I offer eight different tours because there is truly a lot to see in Rome, and not just that: in fact, everything can be seen from different perspectives. There is Rome by Day and Rome by Night. For those who want to enjoy streets, squares and monuments with no people around, these tours can be taken very early in the morning or very late at night. There is the street photography tour to capture the unfolding life of Rome. Then you have the food photography tour (combined with cooking classes) and the one focusing on the gorgeous Roman churches and the art inside them. Others could wish to enjoy the “tamed” nature of Villa Borghese, mixed with a great photo-walk to the posh areas around it.
Then there is the personalized, tailor-made tour for those who have already seen it all and now want to have a tour based on their very specific desires. Finally, I also provide photo shoots for individuals, couples, families and groups who want to be photographed by a professional during their Roman holidays. So, to answer your question, my clients will be gently taught on how to use their camera properly, they will become confident to shoot in a variety of situations, and they will take photos that, without a professional photo tour, they would not have found the time, the concentration or the easiness to take.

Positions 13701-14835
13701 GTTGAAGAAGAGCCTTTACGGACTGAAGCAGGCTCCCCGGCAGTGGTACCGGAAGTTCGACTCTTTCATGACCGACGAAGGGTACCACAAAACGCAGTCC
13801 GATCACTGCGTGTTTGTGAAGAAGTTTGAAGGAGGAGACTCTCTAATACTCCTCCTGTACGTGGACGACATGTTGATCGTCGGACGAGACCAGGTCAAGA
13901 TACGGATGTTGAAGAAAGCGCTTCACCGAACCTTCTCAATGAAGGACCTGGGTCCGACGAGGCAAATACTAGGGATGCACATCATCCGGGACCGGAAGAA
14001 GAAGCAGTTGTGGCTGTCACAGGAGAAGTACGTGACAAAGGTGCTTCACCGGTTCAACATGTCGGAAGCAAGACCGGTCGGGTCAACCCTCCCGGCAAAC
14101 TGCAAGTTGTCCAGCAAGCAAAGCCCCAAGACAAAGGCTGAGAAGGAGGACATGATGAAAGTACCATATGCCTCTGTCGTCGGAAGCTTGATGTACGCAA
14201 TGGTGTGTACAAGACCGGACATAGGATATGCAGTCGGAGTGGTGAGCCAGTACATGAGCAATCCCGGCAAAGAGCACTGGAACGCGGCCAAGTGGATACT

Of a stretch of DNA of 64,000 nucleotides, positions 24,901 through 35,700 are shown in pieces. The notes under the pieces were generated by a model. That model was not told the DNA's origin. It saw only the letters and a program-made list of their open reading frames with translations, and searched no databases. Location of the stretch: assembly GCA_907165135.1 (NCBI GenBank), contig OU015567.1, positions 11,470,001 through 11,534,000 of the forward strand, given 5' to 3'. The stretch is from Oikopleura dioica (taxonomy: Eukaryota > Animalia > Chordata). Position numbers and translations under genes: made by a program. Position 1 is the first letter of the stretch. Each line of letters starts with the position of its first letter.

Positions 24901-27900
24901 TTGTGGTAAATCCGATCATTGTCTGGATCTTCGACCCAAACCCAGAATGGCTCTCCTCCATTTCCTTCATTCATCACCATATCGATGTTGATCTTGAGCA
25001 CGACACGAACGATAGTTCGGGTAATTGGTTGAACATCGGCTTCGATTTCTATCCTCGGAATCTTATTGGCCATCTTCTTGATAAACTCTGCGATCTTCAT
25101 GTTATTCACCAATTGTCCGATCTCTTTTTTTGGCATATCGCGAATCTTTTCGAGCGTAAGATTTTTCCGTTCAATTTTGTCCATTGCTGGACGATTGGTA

Do you have a personal favourite spot in Rome, at a particular time of day and why?
Here we go with the one million dollars question. Rome has plenty of amazing spots, all equally charming and fascinating, each one with its own history.
This city is a treasure chest filled with unique beauty, so it is very difficult to choose one place over another.
What I can say is that, unless I am around shooting street photography, I love being out in the very early hours (just before sunrise) or deep at night, because at those times I have the feeling Rome is there just to be photographed, undisturbed by traffic noise and by thousands of people roaming around. At these hours Castel Sant’Angelo, Pantheon, the Trevi Fountain, Saint Peter’s church and the Colosseum are just amazing!
What is your favourite kind of client?
I like giving tours and workshops to everybody, and, naturally, to people from all corners of the world. I truly enjoy exchanging information, experiences and knowledge with them, telling stories about my life experiences and listening to theirs, if they feel like sharing them of course. What I can say is that I came to believe that my tours are not just photography workshops, but they are also good opportunities for my clients and myself as well to spend very pleasant and enriching time while walking through the eternal city. Fortunately, many of the reviews I received are a confirmation of that.
Why Rome, in one sentence?
Because Rome is one of the most beautiful cities in the whole world, if not the most beautiful one, and it surely is the only one where 2800 years have layered up, clearly visible and ….. photographable!!!
The Interview with two photo galleries embedded in it can e found clicking on the link